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Cutting Edge Information on Brain Attack (Stroke) Reaches Global Audience.

CLEVELAND, June 23 /PRNewswire/ -- If you've heard the term brain attack, then you're listening to the right people. In an effort to change the way people think about the common but debilitating stroke, internationally recognized neurologists and NetWellness experts Dennis Landis, M.D., from Case Western Reserve University, and Joseph Broderick, M.D., from the University of Cincinnati, hope to improve chances for a full recovery of this little- understood and often tragic medical event.

Landis emphasizes the importance of this concept: "The term 'brain attack' is used to convey urgency and importance. Today, we can prevent brain damage and save lives if patients get to medical help within three hours of the onset of their stroke."

As stated in an overview article premiering today on NetWellness http://netwellness.org/healthtopics/brainattack , "The reason the term brain attack is being used today is so people will see that an immediate recognition of the warning signs and a quick call to 911 for emergency assistance can dramatically improve the chance for a full recovery." Written in accessible language for consumers, related documents provide further information on the triggers and warning signs, the risk factors, preventive methods and treatment options for brain attack.

Broderick said, "Previous surveys of the Greater Cincinnati and Northern Kentucky region have revealed that many persons don't know the warning signs of a brain attack although knowledge is slowly improving. For example, in 1995, only a little more than one-half of the surveyed public correctly provided one of the warning signs of a brain attack or stroke whereas in 2000, 70 percent could gave a correct response. Educational resources such as NetWellness help to educate the public about brain attacks or strokes and what to do if they have one."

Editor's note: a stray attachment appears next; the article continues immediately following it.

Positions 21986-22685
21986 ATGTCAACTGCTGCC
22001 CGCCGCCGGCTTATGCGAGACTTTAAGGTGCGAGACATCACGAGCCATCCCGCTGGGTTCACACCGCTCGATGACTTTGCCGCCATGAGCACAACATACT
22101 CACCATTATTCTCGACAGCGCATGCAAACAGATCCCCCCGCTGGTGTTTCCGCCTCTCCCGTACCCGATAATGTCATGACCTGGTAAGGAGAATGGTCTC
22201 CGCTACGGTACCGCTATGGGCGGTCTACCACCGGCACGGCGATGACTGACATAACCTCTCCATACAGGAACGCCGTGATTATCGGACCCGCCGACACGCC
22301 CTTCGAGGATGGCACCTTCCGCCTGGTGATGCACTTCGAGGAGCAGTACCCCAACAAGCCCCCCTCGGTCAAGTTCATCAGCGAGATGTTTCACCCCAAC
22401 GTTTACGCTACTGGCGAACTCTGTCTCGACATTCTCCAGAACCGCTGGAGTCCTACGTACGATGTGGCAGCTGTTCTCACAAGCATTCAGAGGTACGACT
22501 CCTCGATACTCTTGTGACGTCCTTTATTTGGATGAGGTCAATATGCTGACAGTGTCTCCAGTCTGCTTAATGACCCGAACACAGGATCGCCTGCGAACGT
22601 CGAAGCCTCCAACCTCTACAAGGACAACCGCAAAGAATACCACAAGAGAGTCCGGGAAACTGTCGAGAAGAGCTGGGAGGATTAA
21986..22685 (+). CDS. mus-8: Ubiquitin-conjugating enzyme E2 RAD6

With NetWellness (http://netwellness.org/) receiving 2.5 million hits each month, Landis, chairman of the Department of Neurology at the Case School of Medicine and University Hospitals of Cleveland, in partnership with Broderick, chairman of the Department of Neurology at the University of Cincinnati, are optimistic that providing consumer-focused content on brain attack can improve outcomes for individuals everywhere. Visitors to NetWellness come not only from communities throughout the United States, but from all over the world including China, Romania, South Africa, Brazil, France, Nigeria, the Netherlands, Greece and Japan.

Celebrating its 10th anniversary, NetWellness was one of the first consumer health web sites to appear on the internet, and remains commercial- free to this day. Providing high-quality information created and evaluated by medical and health professional faculty at the University of Cincinnati, Case, and The Ohio State University, NetWellness seeks to improve the health of people worldwide through information that is scientifically sound, high quality, unbiased, and provided free of charge.

For the past four years, funding has been secured in the federal budget through the leadership of U.S. Rep. Ralph Regula (R-Navarre), U.S. Rep. Dave Hobson (R-Springfield) and Sen. George V. Voinovich (R-OH).

CONTACT: George Stamatis of Case Western Reserve University, +1-216-368-3635, or george.stamatis@case.edu /First Call Analyst:

Web site: http://www.cwru.edu/ http://netwellness.org/healthtopics/brainattack http://netwellness.org/
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Publication:PR Newswire
Date:Jun 23, 2005
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